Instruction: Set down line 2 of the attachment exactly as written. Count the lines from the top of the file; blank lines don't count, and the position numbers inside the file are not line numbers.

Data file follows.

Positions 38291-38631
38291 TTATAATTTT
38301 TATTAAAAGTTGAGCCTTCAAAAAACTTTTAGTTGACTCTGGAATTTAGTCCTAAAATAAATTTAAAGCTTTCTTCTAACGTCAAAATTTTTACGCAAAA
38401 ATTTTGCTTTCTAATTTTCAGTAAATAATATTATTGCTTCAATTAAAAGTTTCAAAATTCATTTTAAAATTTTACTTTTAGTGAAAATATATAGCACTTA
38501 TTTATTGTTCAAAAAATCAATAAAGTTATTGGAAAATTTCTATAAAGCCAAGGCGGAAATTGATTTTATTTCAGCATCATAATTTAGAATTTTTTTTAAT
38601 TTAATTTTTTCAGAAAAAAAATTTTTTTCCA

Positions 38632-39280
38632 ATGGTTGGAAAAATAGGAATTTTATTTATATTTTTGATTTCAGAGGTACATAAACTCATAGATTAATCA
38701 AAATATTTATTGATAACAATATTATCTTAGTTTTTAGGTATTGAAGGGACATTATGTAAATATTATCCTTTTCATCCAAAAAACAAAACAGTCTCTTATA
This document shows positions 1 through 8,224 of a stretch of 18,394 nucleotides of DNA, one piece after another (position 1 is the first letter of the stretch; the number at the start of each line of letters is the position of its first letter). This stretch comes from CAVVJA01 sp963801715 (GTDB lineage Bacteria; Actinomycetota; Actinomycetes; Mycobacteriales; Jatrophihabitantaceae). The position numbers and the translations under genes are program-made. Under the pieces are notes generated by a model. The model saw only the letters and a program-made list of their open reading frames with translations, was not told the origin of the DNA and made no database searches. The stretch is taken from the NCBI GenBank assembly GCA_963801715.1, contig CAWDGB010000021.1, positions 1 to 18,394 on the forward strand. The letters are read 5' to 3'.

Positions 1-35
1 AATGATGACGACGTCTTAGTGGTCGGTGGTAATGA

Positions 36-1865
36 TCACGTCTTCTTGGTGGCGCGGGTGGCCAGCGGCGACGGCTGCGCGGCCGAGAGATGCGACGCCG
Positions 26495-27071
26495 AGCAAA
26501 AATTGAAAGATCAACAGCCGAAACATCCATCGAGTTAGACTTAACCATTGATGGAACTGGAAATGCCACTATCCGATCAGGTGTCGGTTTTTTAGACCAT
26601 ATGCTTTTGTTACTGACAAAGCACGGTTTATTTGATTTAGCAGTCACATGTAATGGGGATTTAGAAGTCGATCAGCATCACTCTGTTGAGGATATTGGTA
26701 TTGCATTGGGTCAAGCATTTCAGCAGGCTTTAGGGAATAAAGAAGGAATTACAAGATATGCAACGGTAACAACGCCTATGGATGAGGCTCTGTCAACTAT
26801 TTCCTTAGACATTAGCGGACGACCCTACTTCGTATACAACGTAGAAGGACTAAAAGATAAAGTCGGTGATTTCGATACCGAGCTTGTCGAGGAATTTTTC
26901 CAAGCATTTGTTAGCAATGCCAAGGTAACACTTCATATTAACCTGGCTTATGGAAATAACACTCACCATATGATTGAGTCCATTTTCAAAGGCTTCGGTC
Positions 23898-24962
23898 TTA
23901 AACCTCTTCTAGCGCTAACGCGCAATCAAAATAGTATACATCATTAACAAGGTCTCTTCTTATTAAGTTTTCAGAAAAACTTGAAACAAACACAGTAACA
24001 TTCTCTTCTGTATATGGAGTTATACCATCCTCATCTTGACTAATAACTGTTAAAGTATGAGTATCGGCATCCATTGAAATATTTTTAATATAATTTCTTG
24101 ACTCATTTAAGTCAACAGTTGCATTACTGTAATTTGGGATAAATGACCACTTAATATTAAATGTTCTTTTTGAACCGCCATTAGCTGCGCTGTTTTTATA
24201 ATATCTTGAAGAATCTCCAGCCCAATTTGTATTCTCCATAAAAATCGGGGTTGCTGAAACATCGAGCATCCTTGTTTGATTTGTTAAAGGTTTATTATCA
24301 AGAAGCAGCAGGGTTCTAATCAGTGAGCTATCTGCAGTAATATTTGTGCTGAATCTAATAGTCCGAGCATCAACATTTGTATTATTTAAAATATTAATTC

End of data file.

38291 TTATAATTTT